The Neurology Residency Program is designed to provide residents with a broad knowledge base in neuroscience and clinical abilities to recognize and treat the full spectrum of neurologic diseases. The program provides extensive clinical and didactic grounding to enable the trainee to handle and understand the growing body of neuro-diagnostics and neuro-therapeutics throughout their careers. We encourage each resident to develop maturity, responsibility, and empathy critical to the modern practice of neurology. We develop residents’ skills across the full range of ACGME core competencies, including professionalism, interpersonal and communication skills, and foster an aptitude for systems-based practice. By graduation, each of our residents is grounded in basic neuroscience, has had broad clinical experience, and becomes a seasoned clinician-scientist, poised to become a professional neurologist of the highest caliber.
Overview of the Residency Schedule: PGY1-4
|PGY-1||Categorical Year - Internship||
Eight, 4-week blocks on an array of medical services16-weeks of elective –typically includes both neurology and non-neurology specialties, neuroscience, neuro-education research, or other fields of interest
|PGY-2||First Year of Neurology Residency||
Summer lecture series including neurology basics, hands-on training in running codes and performing lumbar punctures
Remainder of year:
Neurosurgical ICU and ambulatory clinic at MSH
Consult service at Bronx VA
Daily morning report, weekly grand rounds, chief of service rounds, daily didactic conferences as part of year-long neuroscience curriculum series
6 weeks of elective
|PGY-3||Second Year of Neurology Residency||
20 weeks of 2-week or 4-week block rotations at Elmhurst Hospital, acting as senior resident on the general neurology and consult services and outpatient clinic
Neurologic Emergencies consult service blocks at MSH, as well as blocks in pediatric neurology and neurophysiology at MSH
Remainder of year at the Bronx VA Hospital, supervising PGY-2 residents6 weeks of elective
|PGY-4||Third Year of Neurology Residency||
Serve as senior residents on the general neurology, stroke, and consult services at MSH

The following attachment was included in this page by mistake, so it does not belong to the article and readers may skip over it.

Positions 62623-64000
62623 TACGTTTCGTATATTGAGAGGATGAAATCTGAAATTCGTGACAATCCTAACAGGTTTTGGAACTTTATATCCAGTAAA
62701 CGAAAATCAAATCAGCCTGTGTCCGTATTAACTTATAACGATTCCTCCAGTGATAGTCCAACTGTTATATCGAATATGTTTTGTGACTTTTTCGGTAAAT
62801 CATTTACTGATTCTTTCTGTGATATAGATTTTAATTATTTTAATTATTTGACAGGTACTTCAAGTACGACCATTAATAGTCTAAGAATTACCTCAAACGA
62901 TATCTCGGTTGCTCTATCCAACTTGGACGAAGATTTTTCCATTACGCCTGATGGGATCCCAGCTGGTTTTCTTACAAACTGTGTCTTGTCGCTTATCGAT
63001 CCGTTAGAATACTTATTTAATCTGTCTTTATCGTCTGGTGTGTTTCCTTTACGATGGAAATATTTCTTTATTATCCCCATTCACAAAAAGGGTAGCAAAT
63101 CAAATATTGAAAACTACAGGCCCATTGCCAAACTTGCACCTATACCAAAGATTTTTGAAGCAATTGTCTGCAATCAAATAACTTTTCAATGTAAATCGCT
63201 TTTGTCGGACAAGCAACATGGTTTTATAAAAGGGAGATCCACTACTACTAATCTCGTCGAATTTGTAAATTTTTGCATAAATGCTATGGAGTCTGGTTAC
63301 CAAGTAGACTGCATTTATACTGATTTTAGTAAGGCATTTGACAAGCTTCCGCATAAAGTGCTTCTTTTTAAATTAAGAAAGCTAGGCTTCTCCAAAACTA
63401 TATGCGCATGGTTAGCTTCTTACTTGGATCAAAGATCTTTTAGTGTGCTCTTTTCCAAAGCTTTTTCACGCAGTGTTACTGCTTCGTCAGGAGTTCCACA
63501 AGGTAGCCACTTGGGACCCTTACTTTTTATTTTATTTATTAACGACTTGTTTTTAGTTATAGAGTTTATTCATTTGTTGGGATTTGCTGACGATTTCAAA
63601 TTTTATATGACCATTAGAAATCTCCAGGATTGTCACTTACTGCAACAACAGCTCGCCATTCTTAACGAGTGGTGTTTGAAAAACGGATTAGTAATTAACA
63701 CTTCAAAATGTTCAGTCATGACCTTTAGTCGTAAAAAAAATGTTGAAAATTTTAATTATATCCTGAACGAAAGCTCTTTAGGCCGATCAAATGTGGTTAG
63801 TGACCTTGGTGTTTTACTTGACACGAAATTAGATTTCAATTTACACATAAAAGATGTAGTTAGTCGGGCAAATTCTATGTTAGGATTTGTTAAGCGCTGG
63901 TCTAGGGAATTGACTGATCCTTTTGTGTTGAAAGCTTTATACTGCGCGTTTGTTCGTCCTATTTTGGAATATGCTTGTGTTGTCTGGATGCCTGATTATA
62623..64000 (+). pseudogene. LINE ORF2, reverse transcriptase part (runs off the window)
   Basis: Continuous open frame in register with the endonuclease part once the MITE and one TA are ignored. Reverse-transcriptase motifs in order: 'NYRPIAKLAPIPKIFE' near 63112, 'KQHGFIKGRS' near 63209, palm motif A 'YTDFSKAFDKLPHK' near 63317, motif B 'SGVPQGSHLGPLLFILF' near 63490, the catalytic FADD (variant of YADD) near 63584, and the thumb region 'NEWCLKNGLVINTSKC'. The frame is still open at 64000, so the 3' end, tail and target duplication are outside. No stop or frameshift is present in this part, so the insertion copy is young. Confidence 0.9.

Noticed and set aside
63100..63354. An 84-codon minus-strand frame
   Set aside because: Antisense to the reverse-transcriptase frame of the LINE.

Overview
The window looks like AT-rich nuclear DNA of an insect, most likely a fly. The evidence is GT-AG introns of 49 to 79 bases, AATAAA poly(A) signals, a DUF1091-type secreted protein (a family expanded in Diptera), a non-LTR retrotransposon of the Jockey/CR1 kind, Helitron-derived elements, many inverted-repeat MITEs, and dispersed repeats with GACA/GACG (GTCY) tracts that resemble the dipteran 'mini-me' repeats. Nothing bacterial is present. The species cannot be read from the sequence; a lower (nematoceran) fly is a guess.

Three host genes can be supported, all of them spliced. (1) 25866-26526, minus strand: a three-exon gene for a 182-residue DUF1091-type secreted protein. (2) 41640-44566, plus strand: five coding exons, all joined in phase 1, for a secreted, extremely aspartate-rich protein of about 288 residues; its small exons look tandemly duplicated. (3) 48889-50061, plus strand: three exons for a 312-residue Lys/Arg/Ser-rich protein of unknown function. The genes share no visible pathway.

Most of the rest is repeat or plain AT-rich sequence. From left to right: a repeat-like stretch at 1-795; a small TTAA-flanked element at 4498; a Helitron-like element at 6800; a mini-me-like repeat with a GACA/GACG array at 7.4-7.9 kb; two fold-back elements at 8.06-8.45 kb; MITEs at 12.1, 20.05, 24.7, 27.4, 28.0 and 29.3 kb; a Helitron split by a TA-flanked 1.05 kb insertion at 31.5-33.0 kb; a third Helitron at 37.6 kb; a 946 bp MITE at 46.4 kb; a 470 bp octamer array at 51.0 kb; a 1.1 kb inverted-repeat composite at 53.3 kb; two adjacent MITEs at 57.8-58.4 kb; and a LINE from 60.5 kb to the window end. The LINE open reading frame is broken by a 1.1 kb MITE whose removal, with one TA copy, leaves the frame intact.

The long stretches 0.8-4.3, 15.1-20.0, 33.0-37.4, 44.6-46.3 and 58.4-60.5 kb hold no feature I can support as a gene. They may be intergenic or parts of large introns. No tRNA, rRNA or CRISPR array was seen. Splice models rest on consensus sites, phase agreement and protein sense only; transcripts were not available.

Additional time on pediatric neurology and psychiatry
Expanded consult service working with PGY-3s, dividing Neurologic Emergencies from Inpatient Consult service
2 weeks on night float as part of the “buddy call” system14 weeks of electives and Teaching Resident blocks
The warm rapport among residents, close communication with faculty, diversity of our patient population, and emphasis on outstanding patient care lie at the heart of our program.
We take duty hours seriously and prioritize resident wellness. Our schedules comply with the ACGME work-hours limitations and New York State Bell Commission in rules limiting work hours.
There are 26 weeks of electives across the three years of neurology residency.We offer clinical electives in all of our neurological subspecialties, as well as multiple opportunities to arrange electives at outside institutions or devote elective time to research.
All residents have four weeks of vacation time each year.
What Residents Can Expect to Receive
- Affordable hospital housing options for residents
- Excellent health benefits
- Competitive stipends
- Lunch provided during daily noon conference at Mount Sinai Hospital
- Waived New York State license fee as a PGY-2
- Travel funds for presenting at professional meetings
- Opportunity to moonlight
- Neurology Resident Handbook
- Transportation reimbursement for Uber services between hospitals (after hours)